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I know that git diff --word-diff=color shows a word diff between the working tree and HEAD, but is there a way to get the same kind of output with git log?

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what version of git are you using? In version 1.5.5.6, git diff --color-words rev1..rev2 only gives expected colored output. If I try git diff --word-diff=color rev1..rev2 it shows the git-diff usage. –  yasouser Feb 6 '11 at 5:20
    
You might have to write up a little script -- Do git log in such a way that it just prints the SHA1s, then iterate through those SHA1s and do git diff --word-diff=color $SHA1^ $SHA1. Then of course you could assign a git alias to that. –  MatrixFrog Feb 6 '11 at 6:23
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2 Answers 2

up vote 2 down vote accepted

What about --color-words? Additionally you somehow have to activate the diff.

git log --color-words -p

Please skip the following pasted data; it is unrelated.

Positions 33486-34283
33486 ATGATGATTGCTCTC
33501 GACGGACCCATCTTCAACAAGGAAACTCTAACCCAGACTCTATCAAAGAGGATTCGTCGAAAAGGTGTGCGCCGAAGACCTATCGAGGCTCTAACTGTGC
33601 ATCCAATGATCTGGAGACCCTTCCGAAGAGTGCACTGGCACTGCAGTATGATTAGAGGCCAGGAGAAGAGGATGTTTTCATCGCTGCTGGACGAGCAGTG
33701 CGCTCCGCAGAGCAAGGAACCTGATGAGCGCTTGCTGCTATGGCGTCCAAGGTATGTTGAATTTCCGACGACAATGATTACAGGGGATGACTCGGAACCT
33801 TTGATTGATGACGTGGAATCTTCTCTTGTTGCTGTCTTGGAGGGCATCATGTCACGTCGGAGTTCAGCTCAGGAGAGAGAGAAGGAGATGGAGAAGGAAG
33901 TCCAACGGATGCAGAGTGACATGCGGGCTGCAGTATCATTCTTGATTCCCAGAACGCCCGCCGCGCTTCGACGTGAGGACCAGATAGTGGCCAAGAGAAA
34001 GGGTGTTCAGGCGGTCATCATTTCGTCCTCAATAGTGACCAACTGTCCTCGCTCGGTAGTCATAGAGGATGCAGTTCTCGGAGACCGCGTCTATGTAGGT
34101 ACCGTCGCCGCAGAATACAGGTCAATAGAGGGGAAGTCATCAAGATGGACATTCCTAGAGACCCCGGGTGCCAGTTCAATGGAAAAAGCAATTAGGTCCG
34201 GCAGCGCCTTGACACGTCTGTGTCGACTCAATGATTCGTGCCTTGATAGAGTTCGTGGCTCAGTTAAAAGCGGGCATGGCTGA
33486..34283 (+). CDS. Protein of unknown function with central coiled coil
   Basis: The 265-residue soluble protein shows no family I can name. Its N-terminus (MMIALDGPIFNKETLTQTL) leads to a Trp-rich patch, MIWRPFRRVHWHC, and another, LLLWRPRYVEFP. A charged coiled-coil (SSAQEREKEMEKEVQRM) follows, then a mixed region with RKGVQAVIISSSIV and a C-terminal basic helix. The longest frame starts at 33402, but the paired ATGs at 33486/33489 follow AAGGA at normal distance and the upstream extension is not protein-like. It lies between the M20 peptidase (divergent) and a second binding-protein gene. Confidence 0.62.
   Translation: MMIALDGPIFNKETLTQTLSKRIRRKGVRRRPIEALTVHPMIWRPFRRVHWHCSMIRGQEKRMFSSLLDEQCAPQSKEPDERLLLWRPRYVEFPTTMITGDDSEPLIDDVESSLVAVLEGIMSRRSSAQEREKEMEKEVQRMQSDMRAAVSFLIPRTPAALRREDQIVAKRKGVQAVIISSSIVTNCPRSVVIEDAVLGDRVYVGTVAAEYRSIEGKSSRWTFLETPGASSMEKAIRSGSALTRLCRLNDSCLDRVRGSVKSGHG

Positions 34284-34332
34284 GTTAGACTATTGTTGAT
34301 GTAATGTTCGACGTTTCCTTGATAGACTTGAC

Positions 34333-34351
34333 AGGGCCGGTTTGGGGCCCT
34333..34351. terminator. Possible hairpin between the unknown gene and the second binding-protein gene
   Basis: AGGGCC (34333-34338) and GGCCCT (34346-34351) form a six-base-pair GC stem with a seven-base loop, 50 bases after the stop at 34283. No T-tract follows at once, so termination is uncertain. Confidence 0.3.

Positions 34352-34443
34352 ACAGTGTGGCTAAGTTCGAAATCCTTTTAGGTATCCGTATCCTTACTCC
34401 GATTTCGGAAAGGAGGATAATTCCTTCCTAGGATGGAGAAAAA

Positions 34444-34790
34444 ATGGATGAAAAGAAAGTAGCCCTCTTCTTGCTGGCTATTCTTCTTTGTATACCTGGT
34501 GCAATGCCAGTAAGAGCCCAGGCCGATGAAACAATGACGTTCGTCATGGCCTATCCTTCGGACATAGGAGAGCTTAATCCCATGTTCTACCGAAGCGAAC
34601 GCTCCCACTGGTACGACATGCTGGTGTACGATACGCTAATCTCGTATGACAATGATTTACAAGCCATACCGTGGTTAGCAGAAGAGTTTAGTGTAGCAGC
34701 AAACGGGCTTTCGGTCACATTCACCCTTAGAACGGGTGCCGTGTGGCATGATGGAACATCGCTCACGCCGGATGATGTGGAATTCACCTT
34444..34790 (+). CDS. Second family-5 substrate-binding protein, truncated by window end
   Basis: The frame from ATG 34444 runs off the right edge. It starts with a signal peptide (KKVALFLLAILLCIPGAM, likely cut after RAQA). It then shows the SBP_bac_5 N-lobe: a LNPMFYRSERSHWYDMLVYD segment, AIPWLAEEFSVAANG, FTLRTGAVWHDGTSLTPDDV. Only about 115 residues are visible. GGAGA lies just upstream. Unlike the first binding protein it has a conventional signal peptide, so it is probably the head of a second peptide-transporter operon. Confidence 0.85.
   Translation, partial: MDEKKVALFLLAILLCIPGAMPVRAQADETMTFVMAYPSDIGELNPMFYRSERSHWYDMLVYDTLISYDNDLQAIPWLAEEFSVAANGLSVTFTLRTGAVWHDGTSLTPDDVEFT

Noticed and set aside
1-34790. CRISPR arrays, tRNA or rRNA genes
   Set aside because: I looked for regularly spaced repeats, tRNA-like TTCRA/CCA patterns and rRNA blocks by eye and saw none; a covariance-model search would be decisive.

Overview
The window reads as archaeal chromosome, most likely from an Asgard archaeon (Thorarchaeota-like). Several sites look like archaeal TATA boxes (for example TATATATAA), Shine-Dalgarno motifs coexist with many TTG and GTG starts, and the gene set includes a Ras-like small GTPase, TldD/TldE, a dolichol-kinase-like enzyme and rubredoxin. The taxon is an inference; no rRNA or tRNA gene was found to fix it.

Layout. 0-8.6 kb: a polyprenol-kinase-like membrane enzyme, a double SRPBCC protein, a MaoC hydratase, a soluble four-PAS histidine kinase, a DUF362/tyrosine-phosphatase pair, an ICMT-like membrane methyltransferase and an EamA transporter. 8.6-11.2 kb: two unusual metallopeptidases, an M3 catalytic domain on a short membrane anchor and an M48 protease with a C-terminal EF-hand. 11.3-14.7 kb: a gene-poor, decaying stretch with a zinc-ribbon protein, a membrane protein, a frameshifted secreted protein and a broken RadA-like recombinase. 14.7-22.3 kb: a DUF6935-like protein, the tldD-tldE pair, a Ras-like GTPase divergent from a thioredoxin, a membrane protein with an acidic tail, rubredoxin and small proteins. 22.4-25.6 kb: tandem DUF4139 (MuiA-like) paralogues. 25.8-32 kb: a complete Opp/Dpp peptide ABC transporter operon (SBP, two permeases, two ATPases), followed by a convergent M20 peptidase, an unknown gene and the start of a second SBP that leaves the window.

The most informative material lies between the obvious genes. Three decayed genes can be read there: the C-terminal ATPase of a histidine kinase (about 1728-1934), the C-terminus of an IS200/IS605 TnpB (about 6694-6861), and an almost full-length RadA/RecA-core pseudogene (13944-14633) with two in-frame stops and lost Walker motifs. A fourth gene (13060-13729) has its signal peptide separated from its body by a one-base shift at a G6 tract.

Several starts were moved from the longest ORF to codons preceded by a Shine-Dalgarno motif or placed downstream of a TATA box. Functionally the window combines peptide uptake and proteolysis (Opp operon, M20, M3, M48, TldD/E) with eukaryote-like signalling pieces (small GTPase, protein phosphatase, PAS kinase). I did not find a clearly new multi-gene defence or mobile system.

shows me kind of a colored diff.

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That outputs line diff, not a word diff –  dan Feb 6 '11 at 6:18
    
On 1.7.1 and with my settings (nothing diff-related, apart from maybe color.ui=auto it outputs a word diff.) Of course only when your source contains word differences (= differences smaller than whole added/removed lines). –  Paŭlo Ebermann Feb 6 '11 at 12:29
    
OK this does work. –  dan Feb 7 '11 at 4:12
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OK I think I got it working with

git log -m -p --word-diff=plain
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This gives me a error: fatal: unrecognized argument: --word-diff=plain. What is your git version (git --version)? –  Paŭlo Ebermann Feb 6 '11 at 12:32
    
git version 1.7.3.2. But on my linux box, which currently has 1.7.0.4, I get the same error. –  dan Feb 7 '11 at 4:11
    
So looks like they added the support to --word-diff to git log between these versions (which makes sense, since the option was already possible for git diff). –  Paŭlo Ebermann Feb 7 '11 at 12:55
    
Nice. Now if only git would use that for actual patches, indenting a block of code might not result in merge conflicts! –  joeytwiddle Jul 24 '13 at 1:36
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